This reflective writing activity is a daily writing exercise requiring teacher participants to summarize scientific content they are learning as part of a fast-paced, one-week earth science course, as well as to identify and examine their misconceptions and consider their use of the Activity Model for Inquiry (a modified version of the "standard" outline of the scientific method; Harwood, 2004). It also provides an opportunity for tracking changes in their attitudes towards field science and the application of the scientific method, and following their progress in understanding the material. Insights gained from the reflective writing serve as the most important resource for the final course paper. A detailed description of the reflective writing exercise and how it fits into the learning goals is provided.
Using Scientific Data For Multi-Disciplinary Science Instruction (PD for K-12 Teachers) part of Integrate:Workshops:Teaching the Methods of Geoscience:Course
Using Scientific Data is a professional development course for in-service K-12 teachers focused on climate change and Earth system science that also explores how climate concepts can be incorporated into courses other than earth science. The course provides the opportunity to explore multi-disciplinary resources for data-rich classroom instruction. Teachers review and critique online curricula and datasets, experiment with data visualizations and share how they use scientific data in their classrooms. This course was supported by NM EPSCoR.
Watersheds and Rivers part of Process of Science:Courses
This course uses simple yet authentic methods to describe properties of a local river system in order to better understand how all rivers function. The process of science is explicitly discussed and examined throughout the course using the Activity Model for Inquiry (AMI; Harwood, 2004). Within this context, we focus on improving field skills, contextualizing and interpreting field data, and discussing how teachers might use this approach or these methods with their students.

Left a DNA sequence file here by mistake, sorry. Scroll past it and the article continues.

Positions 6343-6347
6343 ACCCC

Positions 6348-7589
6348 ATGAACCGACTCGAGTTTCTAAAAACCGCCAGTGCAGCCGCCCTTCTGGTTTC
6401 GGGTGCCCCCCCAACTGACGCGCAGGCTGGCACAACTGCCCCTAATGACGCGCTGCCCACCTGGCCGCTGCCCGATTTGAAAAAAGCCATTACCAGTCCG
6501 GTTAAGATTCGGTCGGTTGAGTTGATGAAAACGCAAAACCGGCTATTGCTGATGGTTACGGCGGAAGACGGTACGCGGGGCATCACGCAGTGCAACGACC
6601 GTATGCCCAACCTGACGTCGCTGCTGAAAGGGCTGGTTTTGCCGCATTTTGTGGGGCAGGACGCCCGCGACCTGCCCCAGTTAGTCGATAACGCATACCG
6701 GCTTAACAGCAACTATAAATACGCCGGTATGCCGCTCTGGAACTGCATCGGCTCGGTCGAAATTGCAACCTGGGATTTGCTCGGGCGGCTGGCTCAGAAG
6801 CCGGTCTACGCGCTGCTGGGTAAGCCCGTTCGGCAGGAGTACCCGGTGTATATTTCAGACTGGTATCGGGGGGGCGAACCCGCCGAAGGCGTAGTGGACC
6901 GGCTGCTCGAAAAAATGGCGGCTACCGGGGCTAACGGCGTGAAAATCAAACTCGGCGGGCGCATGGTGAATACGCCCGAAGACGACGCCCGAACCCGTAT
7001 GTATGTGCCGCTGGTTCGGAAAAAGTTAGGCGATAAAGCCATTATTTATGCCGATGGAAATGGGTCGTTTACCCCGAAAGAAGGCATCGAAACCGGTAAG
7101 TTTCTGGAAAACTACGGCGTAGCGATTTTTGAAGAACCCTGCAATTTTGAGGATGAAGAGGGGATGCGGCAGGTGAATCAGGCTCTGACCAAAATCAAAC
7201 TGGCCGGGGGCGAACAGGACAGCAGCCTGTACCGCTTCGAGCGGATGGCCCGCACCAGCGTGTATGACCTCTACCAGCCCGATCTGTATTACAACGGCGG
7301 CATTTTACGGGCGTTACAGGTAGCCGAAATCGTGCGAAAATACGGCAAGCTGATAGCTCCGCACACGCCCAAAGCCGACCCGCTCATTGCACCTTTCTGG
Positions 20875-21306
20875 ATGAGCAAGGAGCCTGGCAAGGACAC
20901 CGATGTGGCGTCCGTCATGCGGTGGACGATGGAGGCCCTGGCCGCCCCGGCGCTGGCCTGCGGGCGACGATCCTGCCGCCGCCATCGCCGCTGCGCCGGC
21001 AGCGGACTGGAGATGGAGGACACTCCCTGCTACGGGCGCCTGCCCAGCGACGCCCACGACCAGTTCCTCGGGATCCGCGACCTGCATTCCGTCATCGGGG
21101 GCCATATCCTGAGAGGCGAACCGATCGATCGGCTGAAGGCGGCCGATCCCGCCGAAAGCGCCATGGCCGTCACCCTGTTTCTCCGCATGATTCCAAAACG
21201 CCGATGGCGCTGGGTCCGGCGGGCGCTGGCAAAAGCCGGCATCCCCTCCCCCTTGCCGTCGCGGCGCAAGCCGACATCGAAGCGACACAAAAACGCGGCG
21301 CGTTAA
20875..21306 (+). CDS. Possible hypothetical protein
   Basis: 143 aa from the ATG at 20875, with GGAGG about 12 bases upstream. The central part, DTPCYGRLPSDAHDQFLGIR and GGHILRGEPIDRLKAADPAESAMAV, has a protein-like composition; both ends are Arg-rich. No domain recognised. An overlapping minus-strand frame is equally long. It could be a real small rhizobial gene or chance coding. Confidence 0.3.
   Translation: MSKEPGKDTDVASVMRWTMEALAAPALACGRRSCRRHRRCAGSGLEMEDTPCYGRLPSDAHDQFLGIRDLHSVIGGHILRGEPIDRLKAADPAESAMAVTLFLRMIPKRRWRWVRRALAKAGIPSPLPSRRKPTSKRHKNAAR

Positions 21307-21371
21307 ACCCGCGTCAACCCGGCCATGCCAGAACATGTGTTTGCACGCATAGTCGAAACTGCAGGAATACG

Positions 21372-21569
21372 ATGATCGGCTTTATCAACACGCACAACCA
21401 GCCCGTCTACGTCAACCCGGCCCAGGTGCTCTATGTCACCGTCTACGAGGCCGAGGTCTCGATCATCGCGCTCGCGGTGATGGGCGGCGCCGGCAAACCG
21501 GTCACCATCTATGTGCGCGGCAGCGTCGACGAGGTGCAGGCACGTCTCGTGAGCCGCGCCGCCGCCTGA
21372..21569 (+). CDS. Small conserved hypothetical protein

University of New Mexico - Geobotany part of Teacher Preparation:Resource Collections:Courses
This field-based course for pre- and in-service teachers was modified from an upper-level Botany course to focus on earth and life science content as described in the revised 2003 New Mexico Science Standards. For Dr. Ellwein's reflections on the course and its design, see Geobotany: Role in the Program.
Want better-prepared students? Teach teachers to think like geoscientists part of Integrate:Workshops:Teaching the Methods of Geoscience:Essays
Want better-prepared students? Teach teachers to think like geoscientists Amy Ellwein, Geology Program, Western State College of Colorado Among other courses, I teach inquiry-based, integrated lab-lecture science ...
Earth Science for Secondary Teachers - Connection to Place part of Teacher Preparation:Workshops and Activities:Workshop 2007
Group Members Beth Pratt-Sitaula, Pacific Northwest Geology Gary Solar, Geology of New York State Amy Ellwein, Geobotany Joel Johnson, Earth System Science for Teachers Approach to Teaching the Course What ...